Johnsons fear losing their local nurses
SUE Johnson knows only too well how valuable nurses are to patients.
In and out of hospital her whole life, she has been on the operating table more times than she can remember, but one thing has never been forgotten - the compassion and care given by nurses.
"It's the nurses that pick up the pieces," Sue said.
"It is vital to have not only nurses, but well trained nurses.
"A well- trained nurse is more valuable to a person in my position than words can express."
That position is wheelchair bound, currently beating advanced breast cancer, coping with spina bifida and tethered spine, as well as gynaecological issues requiring major surgery in Brisbane next month.
When news broke nurses were to lose their jobs, and with it vital cancer, cardiac, palliative and immunisation care for Emerald residents, Sue was suitably concerned.
For her, driving to Rockhampton at least once a month for a brief 20 minute consultation is a costly and, in her opinion, needless occurrence.
With husband Ian, the resilient Emerald local has become a passionate campaigner for reducing government financial wastage.
Ian said cited cost cutting measures for stripping Emerald of five nursing positions could have been avoided had the government reviewed its patient travel subsidy scheme.
"Having to travel from Emerald to Rockhampton for a simple 20 minute consultation is stressful, is physically taxing and time consuming," Ian said.
For Sue to be seen at the Rockhampton Hospital, or if she requires surgery, the couple is required to book a night's accommodation at $150 minimum, of which they are reimbursed $60.
Add to that food and travel expenses, the government returns to them just $81.
"But if we are to get to Brisbane and they fly us, it can cost anywhere up to $2800," Ian said.
"I'm not ungrateful, but surely there is some way these costs can be cut elsewhere to keep our nurses and doctors in Emerald."
Review impacts five nursing positions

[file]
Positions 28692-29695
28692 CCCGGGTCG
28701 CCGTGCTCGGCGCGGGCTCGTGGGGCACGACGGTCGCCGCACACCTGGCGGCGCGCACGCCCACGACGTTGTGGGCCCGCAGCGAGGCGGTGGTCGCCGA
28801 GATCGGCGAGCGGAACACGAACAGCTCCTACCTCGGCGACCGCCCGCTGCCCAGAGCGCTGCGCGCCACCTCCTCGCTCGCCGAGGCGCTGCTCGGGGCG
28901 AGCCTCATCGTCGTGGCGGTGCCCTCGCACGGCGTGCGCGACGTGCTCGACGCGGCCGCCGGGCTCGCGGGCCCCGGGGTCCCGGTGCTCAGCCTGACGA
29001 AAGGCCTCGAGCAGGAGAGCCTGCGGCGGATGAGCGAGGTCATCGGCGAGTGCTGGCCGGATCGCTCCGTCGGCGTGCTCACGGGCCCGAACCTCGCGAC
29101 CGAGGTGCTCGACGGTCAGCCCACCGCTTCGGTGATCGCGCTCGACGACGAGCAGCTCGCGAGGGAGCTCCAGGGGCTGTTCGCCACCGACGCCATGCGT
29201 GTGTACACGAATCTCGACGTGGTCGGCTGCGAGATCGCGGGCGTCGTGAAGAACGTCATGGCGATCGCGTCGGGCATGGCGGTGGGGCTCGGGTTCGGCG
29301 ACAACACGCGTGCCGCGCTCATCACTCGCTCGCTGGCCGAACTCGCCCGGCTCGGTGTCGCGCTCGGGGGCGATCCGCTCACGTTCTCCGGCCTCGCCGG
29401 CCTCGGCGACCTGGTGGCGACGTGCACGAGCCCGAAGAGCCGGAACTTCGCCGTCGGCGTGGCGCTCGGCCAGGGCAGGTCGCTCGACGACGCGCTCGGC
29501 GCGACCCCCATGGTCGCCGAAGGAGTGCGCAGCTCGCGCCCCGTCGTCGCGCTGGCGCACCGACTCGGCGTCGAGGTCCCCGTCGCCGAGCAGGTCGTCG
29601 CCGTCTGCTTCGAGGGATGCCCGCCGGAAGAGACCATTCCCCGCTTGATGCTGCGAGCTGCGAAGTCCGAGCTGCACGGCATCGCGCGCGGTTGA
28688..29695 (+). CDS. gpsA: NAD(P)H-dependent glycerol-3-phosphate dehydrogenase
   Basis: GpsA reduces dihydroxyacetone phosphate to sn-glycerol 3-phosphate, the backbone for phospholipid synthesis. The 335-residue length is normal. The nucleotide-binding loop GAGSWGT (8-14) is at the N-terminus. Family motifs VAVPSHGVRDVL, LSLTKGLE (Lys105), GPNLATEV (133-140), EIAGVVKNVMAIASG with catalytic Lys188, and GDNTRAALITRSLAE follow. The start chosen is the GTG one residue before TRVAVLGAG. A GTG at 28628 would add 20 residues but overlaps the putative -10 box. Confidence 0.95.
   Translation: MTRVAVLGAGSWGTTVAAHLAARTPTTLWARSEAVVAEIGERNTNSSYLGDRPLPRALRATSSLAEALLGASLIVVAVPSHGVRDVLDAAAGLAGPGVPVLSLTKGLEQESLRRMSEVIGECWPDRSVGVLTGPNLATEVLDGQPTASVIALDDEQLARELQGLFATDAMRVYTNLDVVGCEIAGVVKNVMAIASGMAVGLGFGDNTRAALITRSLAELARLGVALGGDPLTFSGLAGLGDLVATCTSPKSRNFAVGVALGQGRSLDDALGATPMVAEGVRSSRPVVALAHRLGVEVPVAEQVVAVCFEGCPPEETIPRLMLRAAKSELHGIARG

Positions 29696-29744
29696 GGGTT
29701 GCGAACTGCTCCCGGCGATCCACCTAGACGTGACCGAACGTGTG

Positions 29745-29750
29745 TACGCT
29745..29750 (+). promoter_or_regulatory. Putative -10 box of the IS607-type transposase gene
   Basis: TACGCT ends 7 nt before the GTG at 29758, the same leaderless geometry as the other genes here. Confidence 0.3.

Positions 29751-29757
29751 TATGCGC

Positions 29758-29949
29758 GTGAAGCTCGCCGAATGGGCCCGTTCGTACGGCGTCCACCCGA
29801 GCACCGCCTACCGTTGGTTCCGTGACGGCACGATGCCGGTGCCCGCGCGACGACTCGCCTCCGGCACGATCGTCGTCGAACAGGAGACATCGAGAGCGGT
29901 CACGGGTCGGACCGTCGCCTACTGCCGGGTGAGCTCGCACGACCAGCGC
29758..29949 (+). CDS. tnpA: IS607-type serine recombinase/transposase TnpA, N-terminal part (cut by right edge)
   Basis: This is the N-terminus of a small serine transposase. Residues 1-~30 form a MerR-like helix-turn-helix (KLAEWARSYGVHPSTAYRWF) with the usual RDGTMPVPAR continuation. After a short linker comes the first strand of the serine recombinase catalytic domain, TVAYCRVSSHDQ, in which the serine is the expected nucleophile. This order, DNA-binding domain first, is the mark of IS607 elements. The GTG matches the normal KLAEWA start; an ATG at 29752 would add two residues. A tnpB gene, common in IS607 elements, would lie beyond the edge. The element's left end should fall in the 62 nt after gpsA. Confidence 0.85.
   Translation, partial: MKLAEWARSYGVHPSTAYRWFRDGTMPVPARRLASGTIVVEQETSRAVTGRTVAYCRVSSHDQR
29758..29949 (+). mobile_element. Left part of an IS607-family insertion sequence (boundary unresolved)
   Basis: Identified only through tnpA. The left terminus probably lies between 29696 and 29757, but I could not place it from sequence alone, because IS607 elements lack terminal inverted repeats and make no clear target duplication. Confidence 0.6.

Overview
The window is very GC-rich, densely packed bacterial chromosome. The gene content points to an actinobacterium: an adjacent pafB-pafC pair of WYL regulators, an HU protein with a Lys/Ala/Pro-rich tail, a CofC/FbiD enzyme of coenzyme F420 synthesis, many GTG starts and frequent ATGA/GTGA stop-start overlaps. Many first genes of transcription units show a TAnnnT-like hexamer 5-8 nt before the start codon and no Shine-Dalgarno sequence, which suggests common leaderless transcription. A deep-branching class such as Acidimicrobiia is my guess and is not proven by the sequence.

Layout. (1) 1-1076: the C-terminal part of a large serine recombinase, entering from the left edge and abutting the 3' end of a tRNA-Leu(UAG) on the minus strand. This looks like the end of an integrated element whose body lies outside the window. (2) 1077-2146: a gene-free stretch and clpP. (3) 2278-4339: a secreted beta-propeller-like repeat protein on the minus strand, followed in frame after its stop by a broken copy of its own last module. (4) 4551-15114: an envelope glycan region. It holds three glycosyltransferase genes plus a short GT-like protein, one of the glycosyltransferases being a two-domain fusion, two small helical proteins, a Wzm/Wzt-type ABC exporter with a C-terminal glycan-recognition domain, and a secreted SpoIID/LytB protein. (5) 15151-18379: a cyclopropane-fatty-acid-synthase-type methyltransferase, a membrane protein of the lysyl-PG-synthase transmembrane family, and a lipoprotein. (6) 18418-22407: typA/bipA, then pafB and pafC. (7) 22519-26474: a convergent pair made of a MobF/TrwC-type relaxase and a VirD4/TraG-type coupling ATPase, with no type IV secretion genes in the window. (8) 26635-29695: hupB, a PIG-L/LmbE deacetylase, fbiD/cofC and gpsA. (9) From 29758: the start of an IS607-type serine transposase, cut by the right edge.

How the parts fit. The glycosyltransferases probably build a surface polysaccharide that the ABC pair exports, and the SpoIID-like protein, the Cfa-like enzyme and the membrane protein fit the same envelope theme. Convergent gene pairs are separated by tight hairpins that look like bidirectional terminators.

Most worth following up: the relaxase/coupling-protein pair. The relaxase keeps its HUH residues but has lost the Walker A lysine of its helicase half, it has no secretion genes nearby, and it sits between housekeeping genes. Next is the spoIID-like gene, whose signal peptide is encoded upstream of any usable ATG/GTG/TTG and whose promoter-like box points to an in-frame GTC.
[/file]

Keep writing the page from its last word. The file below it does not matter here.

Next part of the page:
STATE Health Minister Lawrence Springborg has confirmed five nursing positions at the Emerald Hospital have been impacted by an economic review of Queensland Health.
"Five temporary part time positions in the Emerald Community Health Service have been impacted by non-recurrent funding," Mr Springborg said.
Inquiries revealed non-recurrent positions meant the roles were established using Federal Government funding under the Rural Health Funding Program, which expired on June 30, 2009.
Essentially, it means the nursing positions have been funded outside the realm of Queensland Health's budget, and the decision was made the roles would be removed as of July 1 this year.
"No permanent nursing staff have been asked to leave, however two staff have been asked to return to their substantive positions," Mr Springborg said.
"The services they provided with non-recurrent funding are all accommodated by other modes of delivery.
"For example, in the case of the cardiac nurse service, Emerald Hospital will work with general practitioners to deliver care to cardiac rehabilitation patients."
But Shadow Health Minister Jo-Ann Miller said during parliament Question Time on Tuesday front-line nurses should be nervous about their job security.
"In a regional centre like Emerald, the removal of these important frontline nursing positions will have disastrous ramifications through the Central Highlands community," Mrs Miller said.
"If the Newman government can so flippantly remove these vital positions, health workers and regional communities throughout Queensland should be very concerned what other frontline services and jobs might be next."
Pressure on GPs following nurse 'cuts
GENERAL practitioners will assume all responsibility for cancer, cardiac and palliative care patients, and free immunisations will be scrapped as the State Government continues its drastic cost-cutting measures.
Following reports Emerald Hospital was to lose up to five nurses, the Central Queensland Health Service District was quick to assuage concerns, and explained not one nursing position had been cut. Rather, nurses will assume support roles for GPs working from the hospital and will no longer hold titles such as cardiac rehabilitation facilitator/RN, cancer care/palliative care co-ordinator/RN, wound care RN, and the nurse immuniser/RN.
"All of these positions are positions that are intended to work closely with GPs," CQHSD chief operating officer Rod Boddice said.
"We have a responsibility in terms of accountability to maintain budgets."
Mr Boddice said the Newman government had identified positions at the Emerald Hospital formerly funded by the Federal Government, and in an attempt to cut costs, had cut the positions.
But he said the positions were not being axed, but rather falling under a different funding arrangement.
"The prompt is that we have identified these positions without any budget and we have a very tight situation in QH," Mr Boddice said.
Of the five nurses whose jobs were on the line from July 1 this year, three have been redeployed within the QH establishment, one has indicated they would not return to the hospital, and one has taken a casual position.
Mr Boddice said the nurses would be given new positions at the discretion of the Director of Nursing, but he could not comment on what those responsibilities would be. The functions of the nurses in their previously roles will "be absorbed by the GPs", he said.